Conservation Genetics

, Volume 18, Issue 6, pp 1377–1387 | Cite as

Sleeping with the ‘enemy’: hybridization of an endangered tree weta

  • Rachel A. van Heugten
  • Roddy J. Hale
  • Mike H. Bowie
  • Marie L. Hale
Research Article


While hybridization is an important part of the evolutionary process, for rare species mating with more common species hybridization can increase the risks of extinction. By mating with heterospecifics rare species waste valuable reproductive resources and as a result population sizes may decline. If introgression occurs, the rare species can become genetically swamped by alleles from the more common species, rendering it effectively extinct. As a consequence of these risks, hybridization with the more common species Hemideina femorata (Canterbury tree weta) may lead to the extinction of the range restricted species H. ricta (Banks Peninsula tree weta) on Banks Peninsula. The current study uses spatial interpolation to model the distribution of each species and the potential sympatric zone to guide sampling efforts. Polymorphic microsatellite markers and mitochondrial sequence data were used to determine the extent of hybridization between H. ricta and H. femorata. The results confirm that hybridization is possible between these species. However, hybrids and introgression appear to be very rare, suggesting that reproductive isolating barriers are present but incomplete. The threat of extinction to H. ricta via hybridization with H. femorata is low but extreme loss of habitat may cause changes to population densities that could increase the risks of hybridization. Therefore, landowners should be encouraged to conserve native bush.


Hybridization Conservation genetics Hemideina ricta Hemideina femorata Species distribution modeling 



We would like to thank the Department of Conservation, University of Canterbury and Lincoln University for their support. We would also like to thank Dr Tammy Steeves and Dr Michael Schwartz for their advice on this project. In addition to her advice, Dr Mary Morgan-Richards was extremely helpful in providing tissue samples analyzed in the original study (Morgan-Richards and Townsend 1995). We would like to acknowledge Tina Troup, Gail Warwick, Gemma McLaughlin, Jac van Heugten, Josh van Heugten, Hannah Burrowes, Phillip Cochrane, Cathy Mountier, Marie McDonald, Raph Nolden, Ilina Cubrinovska, Victoria Bohle and Ayla van Loenen for their field assistance. Funding for this protect was provided by the Brian Mason Scientific and Technical Trust and Invitrogen. We are grateful for the access granted by numerous landowners across Banks Peninsula. Samples were collected under the collection permit CA-17982-FAU, held by the Entomology Research Museum, Lincoln University.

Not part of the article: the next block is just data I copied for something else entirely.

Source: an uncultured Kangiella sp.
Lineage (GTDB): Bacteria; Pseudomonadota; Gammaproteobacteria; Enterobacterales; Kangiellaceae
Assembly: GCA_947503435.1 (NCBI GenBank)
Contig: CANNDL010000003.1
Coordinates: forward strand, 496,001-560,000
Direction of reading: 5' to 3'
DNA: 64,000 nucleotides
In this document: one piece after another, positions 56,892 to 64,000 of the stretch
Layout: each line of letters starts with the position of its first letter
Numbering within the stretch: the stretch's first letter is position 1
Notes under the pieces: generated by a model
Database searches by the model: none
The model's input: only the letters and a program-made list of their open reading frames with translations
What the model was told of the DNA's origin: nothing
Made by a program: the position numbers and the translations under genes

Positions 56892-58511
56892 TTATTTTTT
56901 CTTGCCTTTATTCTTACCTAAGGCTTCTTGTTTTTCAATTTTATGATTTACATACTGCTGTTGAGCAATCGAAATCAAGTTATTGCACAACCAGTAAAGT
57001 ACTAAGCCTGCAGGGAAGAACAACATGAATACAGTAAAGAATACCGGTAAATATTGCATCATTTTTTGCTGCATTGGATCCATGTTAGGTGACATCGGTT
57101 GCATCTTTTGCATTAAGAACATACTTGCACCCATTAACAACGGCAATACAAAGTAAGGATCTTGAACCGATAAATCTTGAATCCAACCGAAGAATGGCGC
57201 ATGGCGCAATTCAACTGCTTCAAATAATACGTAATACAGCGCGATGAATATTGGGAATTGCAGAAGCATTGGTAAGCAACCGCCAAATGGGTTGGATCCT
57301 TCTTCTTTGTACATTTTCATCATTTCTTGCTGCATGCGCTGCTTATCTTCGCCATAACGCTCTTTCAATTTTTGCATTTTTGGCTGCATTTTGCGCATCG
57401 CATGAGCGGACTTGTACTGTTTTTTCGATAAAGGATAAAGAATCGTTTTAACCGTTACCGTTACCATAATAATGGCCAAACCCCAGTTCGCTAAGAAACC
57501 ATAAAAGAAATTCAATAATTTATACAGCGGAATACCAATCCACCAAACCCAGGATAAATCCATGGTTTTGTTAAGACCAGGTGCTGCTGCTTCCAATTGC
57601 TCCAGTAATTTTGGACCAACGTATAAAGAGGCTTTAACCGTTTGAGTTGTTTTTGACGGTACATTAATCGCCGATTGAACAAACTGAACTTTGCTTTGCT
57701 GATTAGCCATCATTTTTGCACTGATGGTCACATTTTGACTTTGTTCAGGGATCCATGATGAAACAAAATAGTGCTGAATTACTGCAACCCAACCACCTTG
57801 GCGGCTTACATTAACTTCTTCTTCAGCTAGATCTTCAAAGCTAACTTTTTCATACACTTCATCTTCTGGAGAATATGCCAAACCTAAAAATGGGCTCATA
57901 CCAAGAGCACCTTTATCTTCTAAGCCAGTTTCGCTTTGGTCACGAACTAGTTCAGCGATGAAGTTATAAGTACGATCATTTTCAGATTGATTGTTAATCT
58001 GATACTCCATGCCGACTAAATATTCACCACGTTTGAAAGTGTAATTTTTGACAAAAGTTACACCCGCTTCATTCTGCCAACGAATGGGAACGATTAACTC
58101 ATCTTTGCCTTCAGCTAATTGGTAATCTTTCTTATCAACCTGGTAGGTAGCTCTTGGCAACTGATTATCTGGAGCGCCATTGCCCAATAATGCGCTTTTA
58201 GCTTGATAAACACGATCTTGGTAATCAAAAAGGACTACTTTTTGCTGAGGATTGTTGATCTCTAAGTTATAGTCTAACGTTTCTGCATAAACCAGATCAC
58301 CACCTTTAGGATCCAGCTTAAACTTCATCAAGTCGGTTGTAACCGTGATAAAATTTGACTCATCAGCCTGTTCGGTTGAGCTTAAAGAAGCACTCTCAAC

Author contributions

RAV, RJH and MHB completed the field work required for this study, based on computer modeling performed by RAV and RJH. RAV undertook the laboratory work. Data analysis was performed by RAV and MLH. All authors contributed to the manuscript.

Supplementary material

10592_2017_986_MOESM1_ESM.docx (2.3 mb)
Supplementary material 1 (DOCX 2347 KB)


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Copyright information

© Springer Science+Business Media B.V. 2017

Authors and Affiliations

  • Rachel A. van Heugten
    • 1
  • Roddy J. Hale
    • 1
  • Mike H. Bowie
    • 2
  • Marie L. Hale
    • 1
  1. 1.School of Biological SciencesUniversity of CanterburyChristchurchNew Zealand
  2. 2.Ecology Department, Agriculture and Life Sciences DivisionLincoln UniversityLincolnNew Zealand

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